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Narrowbanding: Why Government and Business Leaders are Talking about Two-Way Radios

Author: Ian Torok, Director of Technical Services, BearCom

Copyright: 9-1-1 Magazine, Feature Content

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The narrowbanding mandate from the Federal Communications Commission (FCC) has businesses and government entities working to retool their two-way radio systems in the face of stiff penalties and a Jan. 1, 2013, deadline.

The FCC set forth its narrowbanding initiative in 1992 with the ultimate objective of increasing capacity and efficiency for the industrial/business and public safety radio pools in the private land mobile radio services category. In essence, the mandate requires public agencies and companies that use two-way radios to upgrade their technology. Despite years of advance warning and publicity, most users have been slow to make the conversion.

Now as the deadline approaches, the race is on, and so is the spending. The City of Dallas needs about $30 million to get into compliance. Pierce County, Wash., is committing $18.65 million. Suburban Barrow County in Georgia needs $3.75 million. Totals in most other places are smaller, but the effects of the mandate are being felt across the country. Marblehead, Mass., is spending $364,000. Six volunteer fire departments in Indiana have budgeted $741,000. Kings Mountain, N.C., is spending $344,000, and Moon Township, Pa., is spending more than $200,000.

Educational facilities are being impacted as well, as are the myriad of businesses that use two-way radios. The mandate states that all “Part 90” business, educational, industrial, public safety, and local and state government two-way radio system licensees currently operating legacy wideband (25 kHz) voice dispatch or data/supervisory control and data acquisition radio systems in the 150-174 MHz (VHF) and 421-512 MHz (UHF) bands must make the transition to the narrowband technology (12.5 kHz) by Jan. 1.

The reason is for the change is simple. The VHF and UHF land mobile radio bands are so congested that often there is not enough spectrum available for licensees to expand their systems or implement new ones. Requiring licensees to convert their radio systems to operate on narrower channel bandwidths will allow additional channels to exist within the same spectrum. Picture a four-lane highway jammed with traffic. If this road can’t be widened, the only way to get more traffic on it is to make each lane narrower to make room for new lanes.

The urgency this year stems from the FCC’s deadline—Jan. 1, 2013—and the likely penalties. Two-way radio users who don’t make the switch face potential fines and even possibly the loss of their communication capabilities.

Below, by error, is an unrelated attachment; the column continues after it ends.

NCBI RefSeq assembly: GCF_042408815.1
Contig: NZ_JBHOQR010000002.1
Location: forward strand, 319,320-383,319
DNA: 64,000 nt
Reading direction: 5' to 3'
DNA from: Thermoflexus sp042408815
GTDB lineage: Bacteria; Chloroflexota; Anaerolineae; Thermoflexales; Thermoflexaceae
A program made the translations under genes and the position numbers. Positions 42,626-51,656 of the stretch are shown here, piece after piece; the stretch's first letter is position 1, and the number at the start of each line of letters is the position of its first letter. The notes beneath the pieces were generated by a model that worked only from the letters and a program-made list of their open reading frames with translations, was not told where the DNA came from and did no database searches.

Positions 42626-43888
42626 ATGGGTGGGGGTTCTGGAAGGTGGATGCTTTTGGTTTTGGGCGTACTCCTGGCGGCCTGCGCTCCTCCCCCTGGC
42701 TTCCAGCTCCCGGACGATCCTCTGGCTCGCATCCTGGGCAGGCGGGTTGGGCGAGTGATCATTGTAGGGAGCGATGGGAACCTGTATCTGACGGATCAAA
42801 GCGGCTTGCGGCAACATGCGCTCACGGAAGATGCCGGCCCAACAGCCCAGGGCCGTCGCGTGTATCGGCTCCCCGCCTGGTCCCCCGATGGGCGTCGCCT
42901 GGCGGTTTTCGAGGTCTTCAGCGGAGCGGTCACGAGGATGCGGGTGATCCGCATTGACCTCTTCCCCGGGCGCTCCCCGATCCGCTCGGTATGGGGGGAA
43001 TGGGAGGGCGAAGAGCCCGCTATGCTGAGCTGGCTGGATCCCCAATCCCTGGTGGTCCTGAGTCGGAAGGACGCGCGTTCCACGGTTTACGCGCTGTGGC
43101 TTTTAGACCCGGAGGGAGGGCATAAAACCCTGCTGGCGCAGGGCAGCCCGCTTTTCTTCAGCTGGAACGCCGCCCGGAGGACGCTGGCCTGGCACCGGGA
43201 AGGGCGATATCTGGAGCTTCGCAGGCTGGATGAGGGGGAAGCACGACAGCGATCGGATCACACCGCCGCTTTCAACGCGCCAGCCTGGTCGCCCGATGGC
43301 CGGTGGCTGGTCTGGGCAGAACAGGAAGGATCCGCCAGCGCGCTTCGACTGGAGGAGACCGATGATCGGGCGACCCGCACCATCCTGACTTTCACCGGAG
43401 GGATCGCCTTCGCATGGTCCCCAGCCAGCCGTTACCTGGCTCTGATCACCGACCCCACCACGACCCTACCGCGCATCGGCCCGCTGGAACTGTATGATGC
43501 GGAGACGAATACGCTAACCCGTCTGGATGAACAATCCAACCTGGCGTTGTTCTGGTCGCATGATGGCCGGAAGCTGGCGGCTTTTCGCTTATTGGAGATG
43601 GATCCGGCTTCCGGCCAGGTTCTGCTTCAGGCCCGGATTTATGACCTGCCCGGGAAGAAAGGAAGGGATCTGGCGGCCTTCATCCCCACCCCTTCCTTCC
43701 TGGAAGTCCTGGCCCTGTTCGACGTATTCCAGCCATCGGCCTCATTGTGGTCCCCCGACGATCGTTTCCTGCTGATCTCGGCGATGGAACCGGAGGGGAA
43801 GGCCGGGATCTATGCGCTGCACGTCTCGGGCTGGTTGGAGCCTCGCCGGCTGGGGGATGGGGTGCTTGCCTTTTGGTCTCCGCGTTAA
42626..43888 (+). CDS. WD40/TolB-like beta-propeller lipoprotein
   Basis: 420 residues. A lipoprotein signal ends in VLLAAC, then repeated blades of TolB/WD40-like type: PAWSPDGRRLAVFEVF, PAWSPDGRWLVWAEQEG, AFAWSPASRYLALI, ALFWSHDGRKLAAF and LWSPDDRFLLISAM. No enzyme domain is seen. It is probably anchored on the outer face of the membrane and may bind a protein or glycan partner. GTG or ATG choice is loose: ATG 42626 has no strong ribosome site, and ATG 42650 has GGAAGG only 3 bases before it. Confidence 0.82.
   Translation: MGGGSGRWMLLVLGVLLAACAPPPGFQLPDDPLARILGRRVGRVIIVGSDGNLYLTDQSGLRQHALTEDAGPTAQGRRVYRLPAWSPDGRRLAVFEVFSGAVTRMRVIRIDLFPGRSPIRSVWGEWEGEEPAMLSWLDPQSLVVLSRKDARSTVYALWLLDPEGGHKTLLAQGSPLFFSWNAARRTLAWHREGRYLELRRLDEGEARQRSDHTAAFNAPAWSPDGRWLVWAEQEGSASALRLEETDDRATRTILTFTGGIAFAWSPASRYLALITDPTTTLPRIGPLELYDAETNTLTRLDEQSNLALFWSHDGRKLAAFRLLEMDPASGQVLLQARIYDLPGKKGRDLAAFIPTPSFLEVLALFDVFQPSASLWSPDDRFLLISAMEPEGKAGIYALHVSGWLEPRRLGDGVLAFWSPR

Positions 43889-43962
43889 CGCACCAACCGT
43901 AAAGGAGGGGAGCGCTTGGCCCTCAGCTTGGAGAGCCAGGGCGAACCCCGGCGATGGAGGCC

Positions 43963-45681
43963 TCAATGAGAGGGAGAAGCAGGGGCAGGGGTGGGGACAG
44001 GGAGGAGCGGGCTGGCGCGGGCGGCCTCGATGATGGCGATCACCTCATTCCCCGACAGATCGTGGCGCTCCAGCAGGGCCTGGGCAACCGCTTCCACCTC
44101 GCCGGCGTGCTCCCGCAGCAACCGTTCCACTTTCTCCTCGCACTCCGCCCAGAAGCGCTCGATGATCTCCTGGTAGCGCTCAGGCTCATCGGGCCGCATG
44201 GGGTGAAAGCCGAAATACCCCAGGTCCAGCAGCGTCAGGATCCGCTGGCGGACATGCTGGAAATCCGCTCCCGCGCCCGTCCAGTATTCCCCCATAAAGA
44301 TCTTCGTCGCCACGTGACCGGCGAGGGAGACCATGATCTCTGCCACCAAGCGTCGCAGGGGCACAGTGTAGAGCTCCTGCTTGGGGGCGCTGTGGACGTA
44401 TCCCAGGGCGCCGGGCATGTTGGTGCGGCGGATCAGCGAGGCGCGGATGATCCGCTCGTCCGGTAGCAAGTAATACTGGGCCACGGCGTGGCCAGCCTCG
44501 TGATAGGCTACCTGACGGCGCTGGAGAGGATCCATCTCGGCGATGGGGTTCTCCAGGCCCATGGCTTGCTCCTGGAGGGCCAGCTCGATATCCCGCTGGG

For some, the task of reprogramming or replacing their older radios is so daunting that they are asking the FCC for waivers and extensions in order to avoid the stiff penalties for noncompliance. But waivers and extensions are far from automatic. And applying for an extension requires organizations to detail their narrowbanding efforts up to that point and commit to a new deadline.

Adding to the urgency is a rather complex and detailed conversion process that’s been undertaken all over the country. It requires an assessment of the current equipment, the development of budget and funding options, the establishment of a conversion schedule, and the securing of new or modified FCC licenses.

Most radios will not need replacement. Those purchased since 1998 may already have the ability to operate in both wide and narrowband modes. They require only re-programming and re-licensing.

There is more good news. While replacing large numbers of radios is an investment, it’s one that can pay off when users upgrade to two-way radios with digital technology. Digital radios offer substantial improvements in capacity, security, audio quality, and coverage.

The latest two-way radios also offer an array of new features like texting, GPS capabilities, and asset tracking that all lead to new levels of efficiency. And these days, applications aren’t limited to smartphones; they’re widely available in two-way radios. Apps let organizations tailor radios to best meet their specific needs.

So while the FCC’s narrowbanding update has caused some consternation, it also affords an opportunity to improve communications so businesses can be more efficient and people can be made safer.

 

Ian Torok is director of technical services for BearCom, a nationwide provider of wireless communications equipment and solutions. He oversees BearCom’s Dallas service and repair depot, the largest independent two-way-radio service center in the United States, along with more than two-dozen repair portals and service locations around the country.  For more information, see www.bearcom.com

 

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